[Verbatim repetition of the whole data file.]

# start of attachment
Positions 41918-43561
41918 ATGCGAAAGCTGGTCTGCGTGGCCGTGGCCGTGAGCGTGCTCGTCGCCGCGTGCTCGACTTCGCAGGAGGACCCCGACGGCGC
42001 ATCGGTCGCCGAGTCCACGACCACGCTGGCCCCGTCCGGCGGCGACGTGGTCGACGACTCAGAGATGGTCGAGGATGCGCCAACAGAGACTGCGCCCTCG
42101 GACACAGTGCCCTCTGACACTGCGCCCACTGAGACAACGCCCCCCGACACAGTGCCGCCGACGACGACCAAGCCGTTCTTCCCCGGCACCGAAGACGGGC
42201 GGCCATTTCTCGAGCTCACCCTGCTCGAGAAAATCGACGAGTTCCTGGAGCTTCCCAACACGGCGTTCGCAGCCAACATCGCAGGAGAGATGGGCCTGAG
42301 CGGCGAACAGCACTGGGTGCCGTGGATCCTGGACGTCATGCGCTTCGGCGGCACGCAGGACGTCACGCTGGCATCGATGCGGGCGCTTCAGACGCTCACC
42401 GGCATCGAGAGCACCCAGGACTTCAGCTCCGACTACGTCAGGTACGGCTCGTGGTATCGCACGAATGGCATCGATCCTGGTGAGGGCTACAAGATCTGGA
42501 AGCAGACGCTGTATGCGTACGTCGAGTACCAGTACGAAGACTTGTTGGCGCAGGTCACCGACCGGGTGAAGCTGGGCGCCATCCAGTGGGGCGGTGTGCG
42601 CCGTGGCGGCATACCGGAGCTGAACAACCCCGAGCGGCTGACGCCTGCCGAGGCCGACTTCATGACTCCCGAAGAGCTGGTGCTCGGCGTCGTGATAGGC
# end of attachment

Positions 41918-43561
41918 ATGCGAAAGCTGGTCTGCGTGGCCGTGGCCGTGAGCGTGCTCGTCGCCGCGTGCTCGACTTCGCAGGAGGACCCCGACGGCGC
42001 ATCGGTCGCCGAGTCCACGACCACGCTGGCCCCGTCCGGCGGCGACGTGGTCGACGACTCAGAGATGGTCGAGGATGCGCCAACAGAGACTGCGCCCTCG
42101 GACACAGTGCCCTCTGACACTGCGCCCACTGAGACAACGCCCCCCGACACAGTGCCGCCGACGACGACCAAGCCGTTCTTCCCCGGCACCGAAGACGGGC
42201 GGCCATTTCTCGAGCTCACCCTGCTCGAGAAAATCGACGAGTTCCTGGAGCTTCCCAACACGGCGTTCGCAGCCAACATCGCAGGAGAGATGGGCCTGAG
42301 CGGCGAACAGCACTGGGTGCCGTGGATCCTGGACGTCATGCGCTTCGGCGGCACGCAGGACGTCACGCTGGCATCGATGCGGGCGCTTCAGACGCTCACC
42401 GGCATCGAGAGCACCCAGGACTTCAGCTCCGACTACGTCAGGTACGGCTCGTGGTATCGCACGAATGGCATCGATCCTGGTGAGGGCTACAAGATCTGGA
42501 AGCAGACGCTGTATGCGTACGTCGAGTACCAGTACGAAGACTTGTTGGCGCAGGTCACCGACCGGGTGAAGCTGGGCGCCATCCAGTGGGGCGGTGTGCG
42601 CCGTGGCGGCATACCGGAGCTGAACAACCCCGAGCGGCTGACGCCTGCCGAGGCCGACTTCATGACTCCCGAAGAGCTGGTGCTCGGCGTCGTGATAGGC